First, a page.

Dad and I are newly familiar with such morbid terminology. Condon Castle, according to Moloney’s report, was a notoriously bloody address in the 17th century. In 1643, a massacre there—38 men, women and children executed when a pillaging force of over 1,400 Royalists overran the castle—kicked off the Battle of Cloghleagh, an early Confederate Irish victory in the Eleven Years War. It wasn’t to last, and when the Protestants under English King Charles I finally prevailed and the Catholic landowning aristocracy found itself stripped of everything but its Catholicism, it marked the beginning of the end of Condon Castle—for the Condons, at least.
The rest of the day Dad and I spend ducking into cold, empty churches and hunching in the rain trying to read nubby gravestones that jut from the ground like old teeth. We walk the narrow, stone-walled lanes of Fermoy and Ballylooby, but no matter where we look, we don’t see our name. In Ballyporeen we stop at a small church that has seen Condon baptisms, weddings and funerals going back generations; the headstones mostly read O’Brien and Power. Around the corner, we finally stumble onto a small graveyard, tucked behind a closed minimarket with a Buddha in the window, that has a Condon marker.
The only other living person in the plot, a man with a white mane of hair and a starburst nose, corners me and starts pointing to gravestones, recounting their stories one by one: the local teacher who, everyone knows, died of heartbreak; a young notary hit by a bus. And who is it that we’re looking for now?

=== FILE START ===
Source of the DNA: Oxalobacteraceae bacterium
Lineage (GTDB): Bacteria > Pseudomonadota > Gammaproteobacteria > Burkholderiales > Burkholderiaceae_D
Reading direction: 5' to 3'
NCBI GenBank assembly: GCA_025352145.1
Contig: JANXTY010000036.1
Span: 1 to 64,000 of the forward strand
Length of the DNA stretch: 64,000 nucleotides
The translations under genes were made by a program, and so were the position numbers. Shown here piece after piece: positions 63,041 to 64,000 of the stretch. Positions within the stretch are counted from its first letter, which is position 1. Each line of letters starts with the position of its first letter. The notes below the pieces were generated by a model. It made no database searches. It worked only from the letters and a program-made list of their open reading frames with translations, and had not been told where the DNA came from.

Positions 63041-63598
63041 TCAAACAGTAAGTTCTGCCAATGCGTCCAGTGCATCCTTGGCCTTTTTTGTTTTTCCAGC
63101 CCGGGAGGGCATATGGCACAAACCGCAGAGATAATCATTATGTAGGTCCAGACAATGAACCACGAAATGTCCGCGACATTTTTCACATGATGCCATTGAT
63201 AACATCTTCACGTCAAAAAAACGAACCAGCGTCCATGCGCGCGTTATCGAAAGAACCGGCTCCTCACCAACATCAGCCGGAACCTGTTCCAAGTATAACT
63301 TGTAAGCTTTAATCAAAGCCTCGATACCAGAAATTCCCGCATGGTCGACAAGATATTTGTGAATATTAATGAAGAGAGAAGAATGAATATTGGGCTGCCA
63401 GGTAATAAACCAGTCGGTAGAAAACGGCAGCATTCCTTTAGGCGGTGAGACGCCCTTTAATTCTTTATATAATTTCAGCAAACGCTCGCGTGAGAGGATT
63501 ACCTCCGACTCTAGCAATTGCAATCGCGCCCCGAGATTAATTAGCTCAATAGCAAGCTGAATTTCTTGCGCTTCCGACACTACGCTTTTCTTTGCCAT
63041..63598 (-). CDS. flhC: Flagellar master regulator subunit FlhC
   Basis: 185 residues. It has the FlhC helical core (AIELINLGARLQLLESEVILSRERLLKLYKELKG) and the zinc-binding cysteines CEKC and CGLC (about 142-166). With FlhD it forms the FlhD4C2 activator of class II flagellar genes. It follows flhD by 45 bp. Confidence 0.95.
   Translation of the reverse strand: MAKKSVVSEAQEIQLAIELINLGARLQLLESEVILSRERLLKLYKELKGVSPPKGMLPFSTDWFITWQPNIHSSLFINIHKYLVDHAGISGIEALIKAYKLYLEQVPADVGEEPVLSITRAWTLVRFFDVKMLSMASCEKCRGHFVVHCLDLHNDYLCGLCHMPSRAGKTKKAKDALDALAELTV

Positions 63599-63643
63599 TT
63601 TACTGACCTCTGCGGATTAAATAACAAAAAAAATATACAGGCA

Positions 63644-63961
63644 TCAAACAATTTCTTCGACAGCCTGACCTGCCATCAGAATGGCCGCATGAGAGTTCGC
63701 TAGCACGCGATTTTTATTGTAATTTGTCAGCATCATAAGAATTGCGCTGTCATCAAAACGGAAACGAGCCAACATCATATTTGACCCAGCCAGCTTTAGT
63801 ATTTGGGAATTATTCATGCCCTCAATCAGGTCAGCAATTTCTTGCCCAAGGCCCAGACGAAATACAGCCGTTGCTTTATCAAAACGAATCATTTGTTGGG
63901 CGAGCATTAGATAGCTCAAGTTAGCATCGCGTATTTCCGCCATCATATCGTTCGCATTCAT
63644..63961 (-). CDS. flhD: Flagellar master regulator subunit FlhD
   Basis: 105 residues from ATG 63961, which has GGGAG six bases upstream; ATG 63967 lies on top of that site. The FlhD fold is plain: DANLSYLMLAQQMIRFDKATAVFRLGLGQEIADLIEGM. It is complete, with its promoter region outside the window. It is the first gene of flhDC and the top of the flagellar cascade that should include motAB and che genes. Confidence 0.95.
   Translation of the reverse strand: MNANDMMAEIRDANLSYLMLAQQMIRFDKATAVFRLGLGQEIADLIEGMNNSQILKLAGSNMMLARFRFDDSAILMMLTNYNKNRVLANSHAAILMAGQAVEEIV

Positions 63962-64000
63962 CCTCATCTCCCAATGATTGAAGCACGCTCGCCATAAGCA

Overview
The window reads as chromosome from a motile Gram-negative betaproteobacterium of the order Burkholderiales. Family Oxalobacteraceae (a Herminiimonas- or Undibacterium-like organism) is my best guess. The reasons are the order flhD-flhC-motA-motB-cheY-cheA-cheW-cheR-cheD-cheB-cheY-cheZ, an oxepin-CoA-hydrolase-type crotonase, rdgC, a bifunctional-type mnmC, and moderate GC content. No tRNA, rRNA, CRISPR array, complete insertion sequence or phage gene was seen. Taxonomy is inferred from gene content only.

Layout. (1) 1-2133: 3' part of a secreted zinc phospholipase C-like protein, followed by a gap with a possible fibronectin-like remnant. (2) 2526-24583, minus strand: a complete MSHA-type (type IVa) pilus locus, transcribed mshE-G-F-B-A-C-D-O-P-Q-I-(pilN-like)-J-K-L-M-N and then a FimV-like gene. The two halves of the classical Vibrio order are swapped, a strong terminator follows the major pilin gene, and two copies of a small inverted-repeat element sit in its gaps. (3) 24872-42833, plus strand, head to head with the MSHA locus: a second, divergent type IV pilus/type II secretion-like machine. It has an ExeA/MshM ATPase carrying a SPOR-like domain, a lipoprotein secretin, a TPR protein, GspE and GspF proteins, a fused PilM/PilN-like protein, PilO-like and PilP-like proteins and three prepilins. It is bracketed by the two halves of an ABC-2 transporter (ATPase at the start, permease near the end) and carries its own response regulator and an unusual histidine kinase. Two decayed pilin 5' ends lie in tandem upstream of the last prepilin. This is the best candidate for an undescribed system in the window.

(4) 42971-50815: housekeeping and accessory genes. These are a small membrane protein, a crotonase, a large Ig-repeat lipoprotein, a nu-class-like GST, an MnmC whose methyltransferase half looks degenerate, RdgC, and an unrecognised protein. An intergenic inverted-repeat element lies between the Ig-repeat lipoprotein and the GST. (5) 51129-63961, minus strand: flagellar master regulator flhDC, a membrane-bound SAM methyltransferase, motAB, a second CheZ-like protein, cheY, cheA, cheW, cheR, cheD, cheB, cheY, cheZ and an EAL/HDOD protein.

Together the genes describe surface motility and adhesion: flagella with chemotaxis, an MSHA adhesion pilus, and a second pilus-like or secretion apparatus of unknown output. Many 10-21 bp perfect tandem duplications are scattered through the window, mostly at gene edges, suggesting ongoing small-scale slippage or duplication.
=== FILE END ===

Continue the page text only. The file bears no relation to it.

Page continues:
“Condon?” Yes. “There was a newspaperman here by name of Condon, but he moved in from the city—not from here originally, you see.” I see. “When did you say they left, your family?” The late 1800s. “Ah, well, I suppose no one told you this cemetery was built in 1950, then?” No, actually, we just wandered in and started reading headstones—we’re American, you understand, everything looks old to us.
In Shanrahan Cemetery, in Clogheen, we find the grave marker for Father Nicholas Sheehy, a local Catholic priest who was hanged, drawn and quartered in 1766. The brutalization inspired a number of protest songs and poems, including John Condon’s “An Elegy on the Death of Fr Nicholas Sheehy,” which opens with the line “Do chuala geoin ag slóite ar thaoibh cnoic” or “I heard a cry among multitudes on a mountainside.”
But the multitudes are gone. Everything is closed and empty. In our excitement, we’ve managed the cardinal sin of strolling into rural European villages on a Sunday, wondering where everyone’s gone. What should feel reverent is instead just damp, like walking into a family reunion to find torn streamers and cigarette butts drowned in flat beer.